>>1398154>Well, let’s get this over with, then.She called us an idiot. Our relationship is progressing!
>>1398154>>Well, let’s get this over with, then.>>1398161Maddalyn finally noticed us!
>>1398154>Well let's get this over then, but I'm gonna need something in return.Either a kiss or for her to try and get out of the tank. I doubt she'll go for the kiss but being cooped up in there can't be to healthy, and she probably hasn't eaten. Maybe take her to that bakery with Malachi so she can eat something and he can bring her back if we're whisked away in that secret meeting.
I'll have things out in another ten minutes or so.Just cutting the vote here.
Ten, twenty, what's the difference“Well,” you settle further into your seat, “let’s get this over with, then. Wait, though,” you interrupt her before she gets the ritual ready, “I’m going to need something in return for participating in this experiment.”“Something in return?” Maddalyn blinked, taking the blindfold off all the way.“You get out of this tank, eat something, breathe air that isn’t laden with oil and powder…”“I can’t do that!” she whined, “I have a mark! That soulbinder could see me!”“Or…” you smirk, “You kiss me.”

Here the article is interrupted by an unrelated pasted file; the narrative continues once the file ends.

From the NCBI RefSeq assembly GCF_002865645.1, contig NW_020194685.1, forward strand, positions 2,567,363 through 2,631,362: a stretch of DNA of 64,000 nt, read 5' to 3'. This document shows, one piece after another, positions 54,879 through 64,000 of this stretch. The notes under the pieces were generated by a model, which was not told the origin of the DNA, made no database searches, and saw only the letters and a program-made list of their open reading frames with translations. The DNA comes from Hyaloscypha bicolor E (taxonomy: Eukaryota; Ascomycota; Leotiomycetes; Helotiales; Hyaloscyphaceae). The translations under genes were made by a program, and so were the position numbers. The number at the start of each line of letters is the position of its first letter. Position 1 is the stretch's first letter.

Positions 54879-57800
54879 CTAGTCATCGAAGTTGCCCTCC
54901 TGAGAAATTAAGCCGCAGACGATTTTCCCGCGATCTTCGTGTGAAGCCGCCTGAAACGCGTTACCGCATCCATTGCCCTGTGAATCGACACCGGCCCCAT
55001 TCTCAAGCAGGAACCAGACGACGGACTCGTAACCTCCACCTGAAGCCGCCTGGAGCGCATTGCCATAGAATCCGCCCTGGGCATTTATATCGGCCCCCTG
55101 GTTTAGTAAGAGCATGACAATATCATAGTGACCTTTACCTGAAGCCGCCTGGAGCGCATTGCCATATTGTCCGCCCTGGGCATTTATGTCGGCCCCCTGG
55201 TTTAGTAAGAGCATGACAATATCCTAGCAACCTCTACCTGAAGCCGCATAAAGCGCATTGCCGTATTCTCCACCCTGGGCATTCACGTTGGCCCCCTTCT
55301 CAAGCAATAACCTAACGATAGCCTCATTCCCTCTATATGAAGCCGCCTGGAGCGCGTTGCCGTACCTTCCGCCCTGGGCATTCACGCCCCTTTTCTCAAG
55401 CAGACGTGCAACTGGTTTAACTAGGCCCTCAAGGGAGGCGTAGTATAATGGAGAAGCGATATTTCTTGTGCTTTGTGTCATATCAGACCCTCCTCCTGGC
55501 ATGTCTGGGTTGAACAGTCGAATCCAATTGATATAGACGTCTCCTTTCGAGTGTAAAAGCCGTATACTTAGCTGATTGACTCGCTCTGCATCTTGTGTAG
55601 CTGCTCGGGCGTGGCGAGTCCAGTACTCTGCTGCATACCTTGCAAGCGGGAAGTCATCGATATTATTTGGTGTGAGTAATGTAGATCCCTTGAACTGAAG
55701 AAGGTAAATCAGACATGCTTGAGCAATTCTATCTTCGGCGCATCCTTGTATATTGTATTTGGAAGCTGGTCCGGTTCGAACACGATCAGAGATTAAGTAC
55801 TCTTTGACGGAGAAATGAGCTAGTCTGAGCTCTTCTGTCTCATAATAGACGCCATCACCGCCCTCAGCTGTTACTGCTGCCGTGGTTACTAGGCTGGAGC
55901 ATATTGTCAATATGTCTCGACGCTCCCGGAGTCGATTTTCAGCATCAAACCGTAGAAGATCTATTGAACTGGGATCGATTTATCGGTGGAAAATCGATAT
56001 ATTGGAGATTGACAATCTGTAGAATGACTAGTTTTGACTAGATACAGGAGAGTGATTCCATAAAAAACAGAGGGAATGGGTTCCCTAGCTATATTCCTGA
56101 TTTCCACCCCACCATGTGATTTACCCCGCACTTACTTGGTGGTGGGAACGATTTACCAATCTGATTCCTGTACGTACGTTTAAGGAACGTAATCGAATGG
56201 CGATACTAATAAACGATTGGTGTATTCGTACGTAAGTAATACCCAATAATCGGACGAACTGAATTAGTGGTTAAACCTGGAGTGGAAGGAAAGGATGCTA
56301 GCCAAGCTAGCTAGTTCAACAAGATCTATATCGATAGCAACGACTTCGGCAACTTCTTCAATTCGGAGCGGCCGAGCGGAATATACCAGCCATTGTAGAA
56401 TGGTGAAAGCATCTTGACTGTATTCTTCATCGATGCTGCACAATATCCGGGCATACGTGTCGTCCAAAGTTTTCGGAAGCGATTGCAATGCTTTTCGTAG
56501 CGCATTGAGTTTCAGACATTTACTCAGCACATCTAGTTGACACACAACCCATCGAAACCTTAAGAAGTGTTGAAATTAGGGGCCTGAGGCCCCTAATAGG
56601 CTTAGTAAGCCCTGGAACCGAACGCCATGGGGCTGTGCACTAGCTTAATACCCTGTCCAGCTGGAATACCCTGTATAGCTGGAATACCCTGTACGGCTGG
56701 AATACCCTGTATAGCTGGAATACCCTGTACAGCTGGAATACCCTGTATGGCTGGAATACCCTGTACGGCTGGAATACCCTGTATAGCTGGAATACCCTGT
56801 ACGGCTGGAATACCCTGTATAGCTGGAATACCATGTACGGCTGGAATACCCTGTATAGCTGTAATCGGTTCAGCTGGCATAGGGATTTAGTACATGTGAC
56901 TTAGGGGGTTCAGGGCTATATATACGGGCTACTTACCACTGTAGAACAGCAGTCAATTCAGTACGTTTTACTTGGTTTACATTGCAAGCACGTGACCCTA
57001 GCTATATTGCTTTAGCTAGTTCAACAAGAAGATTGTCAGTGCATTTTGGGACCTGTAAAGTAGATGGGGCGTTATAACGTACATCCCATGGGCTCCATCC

Maddalyn went from stark white to deep crimson within a second. “W-w-what?” she stuttered, “T-that’s not fair!”“Fine,” you hold up a hand, “You only have to choose if something bad happens.”“I-I mean,” Maddalyn had dropped the scribed upon scrap, and had to kneel to get it, “I-It’s not like…I mean, if…you know, but…”“Hurry up and hit me,” you press her, “You might not have to decide, if things go well.”“O-okay.”Maddalyn pressed her blooded thumb into the note, which sparkled and dissolved. “Um,” she said, her hand softly glowing white, “I-I’m sorry if this hurts, okay?” She drew back her hand, and punched a pair of fingers into your chest. There was a bright flash and a puff of dust, but you didn’t feel anything.“…Did it work?” you asked, not sure whether to be relieved or disappointed.“Er.” Maddalyn stared at your chest, still prodding her fingers into your torso, “Somebody weaved your presence.”